At the time of discovery, thyrotroph adenomas in patients with thyrotoxicosis range in size from microadenomas to large macroadenomas that occupy the entire sella turcica and may extend above it or invade neighboring structures. The adenomas are usually well demarcated from the surrounding pituitary tissue, because they are surrounded by a pseudocapsule that consists of condensed reticulin fibers and a few rows of compressed nontumorous adenohypophysial cells. The adenoma cells are chromophobic (Fig. 3.8) and contain a few small PAS-positive cytoplasmic granules or, occasionally, large PAS-positive lysosomal globules. Immunocytochemistry demonstrates the presence of TSH in the cytoplasm of the adenoma cells (Fig. 3.9) in most tumors, but in some tumors the adenoma cells cannot be immunostained, suggesting either loss of TSH during fixation and embedding or production of an abnormal TSH that is not immunoreactive (22). Nontumorous and adenomatous thyrotrophs express pit-1, the transcription factor responsible for the development and maturation of thyrotrophs. Although it plays no major role in the pathogenesis of thyrotroph adenomas, the invariable expression of the pit-1 protein in TSH-positive adenomas suggest that it plays a role in differentiation of the adenoma cells (51,52,53).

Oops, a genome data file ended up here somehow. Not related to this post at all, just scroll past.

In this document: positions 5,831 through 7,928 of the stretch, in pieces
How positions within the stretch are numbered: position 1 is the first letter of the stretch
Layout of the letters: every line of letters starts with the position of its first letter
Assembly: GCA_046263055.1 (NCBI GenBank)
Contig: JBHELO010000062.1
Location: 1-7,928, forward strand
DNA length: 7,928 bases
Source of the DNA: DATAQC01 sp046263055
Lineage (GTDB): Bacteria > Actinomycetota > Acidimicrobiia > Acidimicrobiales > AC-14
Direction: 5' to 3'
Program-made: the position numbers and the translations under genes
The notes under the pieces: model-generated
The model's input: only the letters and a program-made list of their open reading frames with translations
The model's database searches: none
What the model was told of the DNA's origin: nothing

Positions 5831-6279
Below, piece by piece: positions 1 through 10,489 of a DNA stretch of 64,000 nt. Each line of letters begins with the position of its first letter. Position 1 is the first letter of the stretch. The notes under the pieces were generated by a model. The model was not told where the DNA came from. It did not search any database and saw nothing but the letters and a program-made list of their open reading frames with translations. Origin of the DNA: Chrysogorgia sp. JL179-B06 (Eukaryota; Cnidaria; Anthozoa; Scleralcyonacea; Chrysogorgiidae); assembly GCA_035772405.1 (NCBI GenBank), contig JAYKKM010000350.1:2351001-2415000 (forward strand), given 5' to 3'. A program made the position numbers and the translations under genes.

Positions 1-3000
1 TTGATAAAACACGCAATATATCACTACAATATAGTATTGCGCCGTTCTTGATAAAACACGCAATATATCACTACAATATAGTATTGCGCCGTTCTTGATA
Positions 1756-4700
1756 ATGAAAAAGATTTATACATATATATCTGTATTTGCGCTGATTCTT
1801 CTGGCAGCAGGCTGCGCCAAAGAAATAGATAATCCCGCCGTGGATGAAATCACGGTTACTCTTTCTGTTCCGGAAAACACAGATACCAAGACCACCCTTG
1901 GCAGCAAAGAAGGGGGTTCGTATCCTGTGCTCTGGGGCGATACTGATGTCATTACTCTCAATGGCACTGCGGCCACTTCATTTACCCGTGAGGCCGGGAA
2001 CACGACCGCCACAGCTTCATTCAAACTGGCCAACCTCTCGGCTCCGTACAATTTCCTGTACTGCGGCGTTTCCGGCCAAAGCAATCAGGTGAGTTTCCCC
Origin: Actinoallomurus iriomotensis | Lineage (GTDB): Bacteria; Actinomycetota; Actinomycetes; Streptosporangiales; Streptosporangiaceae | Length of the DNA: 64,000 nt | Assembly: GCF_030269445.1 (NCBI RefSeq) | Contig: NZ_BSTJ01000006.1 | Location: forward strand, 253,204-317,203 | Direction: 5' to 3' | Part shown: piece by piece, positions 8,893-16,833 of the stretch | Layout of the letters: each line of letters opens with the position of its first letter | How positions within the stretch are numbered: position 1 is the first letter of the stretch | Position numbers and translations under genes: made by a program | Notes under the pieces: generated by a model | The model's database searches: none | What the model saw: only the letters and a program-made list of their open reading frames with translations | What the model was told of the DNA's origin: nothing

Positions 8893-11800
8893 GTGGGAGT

FIGURE 3.8. Photomicrograph of a thyrotroph adenoma. The chromophobic cells are disposed in pseudorosettes around vessels (hematoxylin and eosin, magnification ×250).

FIGURE 3.9. Photomicrograph of a thyrotroph adenoma. Most cells contain immunoreactive thyrotropin (TSH) (avidin-biotin-peroxidase method, magnification ×250).

By electron microscopy, thyrotroph adenomas are composed of middle-sized or large, usually well-differentiated, moderately polar, elongated cells that have spherical nuclei showing focal pleomorphism and prominent nucleoli as well as abundant cytoplasm with long cytoplasmic processes (Fig. 3.10). The cytoplasm contains well-developed rough endoplasmic reticulum membranes. The Golgi complexes, poorly represented in some tumors but well developed in others, are located in the perinuclear area and are composed of sacs, vesicles, and a few immature secretory granules. The mitochondria are ovoid or spherical, with transverse cristae and a moderately electron-dense matrix. The secretory granules are mostly spherical and usually small, measuring 100 to 200 nm in diameter (Fig. 3.10); occasionally, adenomas have larger secretory granules (up to 400 nm). The secretory granules accumulate in the cytoplasmic processes and are often located in a single row underneath the plasmalemma, but granule exocytosis is not seen.

FIGURE 3.10. Electron photomicrograph of a thyrotroph adenoma, showing thyrotrophs with indented nuclei containing large nucleoli and long cytoplasmic processes. Small secretory granules are present at the periphery of the cytoplasm (magnification ×5,000; bar = 2 µm).